More than the generation of new knowledge, medieval philosophy was in charge of rescuing, reinterpreting and applying classical philosophical approaches. The emergence of Neoplatonism, which proposes the existence of the One or God above all things, and the introduction of Aristotelian logic in the then nascent universities, give an account of this.

Stages of medieval philosophy

There are two great periods of medieval philosophy: the patristic and the scholastic.


It corresponds to the primary stage in which philosophy was articulated with religious dogma, mainly Christian. One of the most prominent representatives of this period was Saint Augustine, who developed a current that today is known as Neoplatonism, and that can be summarized as the reinterpretation of Plato's work from a Christian perspective.


In this stage, which spans from the 11th to the 16th century, an attempt is made to explain Christian revelation through reason. It arises as a consequence of the creation of the first universities and the need to apply the Aristotelian scientific method to respond to religious or supernatural approaches.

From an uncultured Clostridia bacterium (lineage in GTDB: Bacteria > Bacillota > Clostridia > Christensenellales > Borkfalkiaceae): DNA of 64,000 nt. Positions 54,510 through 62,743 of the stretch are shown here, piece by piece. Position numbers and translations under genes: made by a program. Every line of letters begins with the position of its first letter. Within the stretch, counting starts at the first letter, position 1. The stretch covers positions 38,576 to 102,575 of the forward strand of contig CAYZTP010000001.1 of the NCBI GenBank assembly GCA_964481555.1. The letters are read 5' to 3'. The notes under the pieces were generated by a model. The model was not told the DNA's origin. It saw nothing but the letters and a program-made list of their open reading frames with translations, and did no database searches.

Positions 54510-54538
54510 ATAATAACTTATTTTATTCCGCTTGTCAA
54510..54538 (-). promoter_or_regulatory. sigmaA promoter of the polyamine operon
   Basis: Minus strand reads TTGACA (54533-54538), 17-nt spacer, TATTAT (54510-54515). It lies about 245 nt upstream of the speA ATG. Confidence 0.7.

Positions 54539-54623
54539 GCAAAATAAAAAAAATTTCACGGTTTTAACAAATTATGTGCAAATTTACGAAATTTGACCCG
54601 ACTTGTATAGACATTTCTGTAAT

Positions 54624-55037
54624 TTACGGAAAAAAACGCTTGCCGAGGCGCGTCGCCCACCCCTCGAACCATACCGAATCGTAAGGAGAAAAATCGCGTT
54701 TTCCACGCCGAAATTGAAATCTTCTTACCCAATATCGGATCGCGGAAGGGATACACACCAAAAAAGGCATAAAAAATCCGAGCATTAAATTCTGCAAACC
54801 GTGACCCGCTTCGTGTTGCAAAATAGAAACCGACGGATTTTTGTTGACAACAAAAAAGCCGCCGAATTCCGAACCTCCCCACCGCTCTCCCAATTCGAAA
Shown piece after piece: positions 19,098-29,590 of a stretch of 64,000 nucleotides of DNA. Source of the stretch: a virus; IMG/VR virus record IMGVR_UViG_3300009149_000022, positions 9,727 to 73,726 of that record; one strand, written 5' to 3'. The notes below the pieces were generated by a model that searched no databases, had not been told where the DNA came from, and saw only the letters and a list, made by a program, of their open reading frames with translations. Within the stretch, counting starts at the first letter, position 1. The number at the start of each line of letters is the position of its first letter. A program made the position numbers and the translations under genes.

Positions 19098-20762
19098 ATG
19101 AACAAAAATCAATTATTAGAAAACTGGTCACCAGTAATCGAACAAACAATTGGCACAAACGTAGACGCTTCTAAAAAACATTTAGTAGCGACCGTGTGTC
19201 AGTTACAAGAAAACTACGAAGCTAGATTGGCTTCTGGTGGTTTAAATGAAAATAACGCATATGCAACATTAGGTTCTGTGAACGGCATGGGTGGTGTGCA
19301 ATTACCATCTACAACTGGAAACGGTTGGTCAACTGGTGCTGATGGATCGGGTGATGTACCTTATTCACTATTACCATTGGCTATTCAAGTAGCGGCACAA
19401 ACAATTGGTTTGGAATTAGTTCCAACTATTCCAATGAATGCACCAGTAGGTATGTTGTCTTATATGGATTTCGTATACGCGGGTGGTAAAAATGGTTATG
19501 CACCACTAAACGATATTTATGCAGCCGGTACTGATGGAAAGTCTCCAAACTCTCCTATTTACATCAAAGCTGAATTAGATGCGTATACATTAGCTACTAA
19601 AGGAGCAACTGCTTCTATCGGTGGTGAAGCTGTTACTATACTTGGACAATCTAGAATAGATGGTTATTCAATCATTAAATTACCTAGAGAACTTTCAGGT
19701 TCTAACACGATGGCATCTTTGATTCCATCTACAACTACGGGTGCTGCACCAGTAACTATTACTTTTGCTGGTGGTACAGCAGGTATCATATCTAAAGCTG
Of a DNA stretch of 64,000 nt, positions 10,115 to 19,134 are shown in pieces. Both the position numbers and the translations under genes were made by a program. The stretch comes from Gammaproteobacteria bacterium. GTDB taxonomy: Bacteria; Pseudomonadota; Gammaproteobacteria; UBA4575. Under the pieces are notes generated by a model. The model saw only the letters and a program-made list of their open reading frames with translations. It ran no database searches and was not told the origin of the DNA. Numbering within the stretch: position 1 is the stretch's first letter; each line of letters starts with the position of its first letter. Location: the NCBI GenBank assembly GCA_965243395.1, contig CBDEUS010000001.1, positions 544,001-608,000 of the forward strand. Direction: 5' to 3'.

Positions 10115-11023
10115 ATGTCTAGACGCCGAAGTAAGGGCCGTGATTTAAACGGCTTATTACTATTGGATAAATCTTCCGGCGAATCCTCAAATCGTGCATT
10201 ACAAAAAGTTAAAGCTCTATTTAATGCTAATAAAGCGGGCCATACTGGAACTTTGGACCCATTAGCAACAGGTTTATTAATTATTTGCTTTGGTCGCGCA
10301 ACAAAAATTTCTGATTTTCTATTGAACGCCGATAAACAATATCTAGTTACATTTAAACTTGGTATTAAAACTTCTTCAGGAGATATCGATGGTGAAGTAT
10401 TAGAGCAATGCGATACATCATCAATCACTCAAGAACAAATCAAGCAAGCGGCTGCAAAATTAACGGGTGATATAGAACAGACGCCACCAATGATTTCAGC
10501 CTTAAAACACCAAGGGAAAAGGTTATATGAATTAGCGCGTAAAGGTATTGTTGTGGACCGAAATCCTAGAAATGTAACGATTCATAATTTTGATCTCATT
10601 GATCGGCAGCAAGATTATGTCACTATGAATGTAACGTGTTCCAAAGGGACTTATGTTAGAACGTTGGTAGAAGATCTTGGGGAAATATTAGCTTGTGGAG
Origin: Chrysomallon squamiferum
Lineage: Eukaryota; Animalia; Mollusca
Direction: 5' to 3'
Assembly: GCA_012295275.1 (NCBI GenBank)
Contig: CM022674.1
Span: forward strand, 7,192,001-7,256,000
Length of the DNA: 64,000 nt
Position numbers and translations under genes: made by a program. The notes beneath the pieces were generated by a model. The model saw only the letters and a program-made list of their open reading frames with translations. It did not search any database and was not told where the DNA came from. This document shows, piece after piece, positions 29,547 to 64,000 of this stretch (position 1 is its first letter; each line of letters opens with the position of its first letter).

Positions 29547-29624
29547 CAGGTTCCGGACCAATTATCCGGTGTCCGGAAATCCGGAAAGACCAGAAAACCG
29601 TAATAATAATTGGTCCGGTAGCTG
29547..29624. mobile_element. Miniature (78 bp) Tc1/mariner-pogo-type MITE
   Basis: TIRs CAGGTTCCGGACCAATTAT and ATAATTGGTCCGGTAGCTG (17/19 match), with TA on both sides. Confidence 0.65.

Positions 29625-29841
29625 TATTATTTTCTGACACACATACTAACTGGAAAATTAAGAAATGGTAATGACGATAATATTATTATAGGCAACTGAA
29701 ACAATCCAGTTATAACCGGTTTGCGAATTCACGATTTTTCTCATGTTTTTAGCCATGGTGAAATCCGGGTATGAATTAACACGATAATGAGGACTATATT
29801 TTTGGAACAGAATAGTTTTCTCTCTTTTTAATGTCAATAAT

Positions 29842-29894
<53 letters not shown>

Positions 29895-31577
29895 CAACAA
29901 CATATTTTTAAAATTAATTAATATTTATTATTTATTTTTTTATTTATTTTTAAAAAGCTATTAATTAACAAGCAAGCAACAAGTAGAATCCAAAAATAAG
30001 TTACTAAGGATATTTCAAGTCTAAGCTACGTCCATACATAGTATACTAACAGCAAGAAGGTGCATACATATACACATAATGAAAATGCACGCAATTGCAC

Santo Tomás de Aquino was one of the main exponents of the scholastic stage when introducing the Aristotelian logic in the Christian thought.

Medieval philosophy and Judaism

Judaism was also concerned with answering fundamental questions in the light of philosophy.

In that sense, Maimonides took care to integrate Aristotle's logic to show that there is no such thing as a separation between faith and reason, since faith has a divine origin and reason is based on human knowledge, which a its turn derives from God.

Medieval philosophy and Islam

In Islam, both Neoplatonism and Aristotle's thought were used to respond to religious concerns. The arrival of the Arab and Berber people to the Iberian Peninsula contributed to enriching medieval philosophy thanks to the translations of their works into Latin and Hebrew. Al-Kindi and Averroes were some of the essential thinkers of medieval Islamic philosophy.

Main authors of medieval philosophy

These are some of the philosophers whose contributions helped enrich the medieval legacy.

Anselm of Canterbury (1033-1109)

He was one of the philosophers most aligned with Neoplatonism. He considered philosophy as an auxiliary branch to understand the faith, rather than an area of ​​knowledge in itself. And faith was therefore the only possible truth and reason was subordinate to it.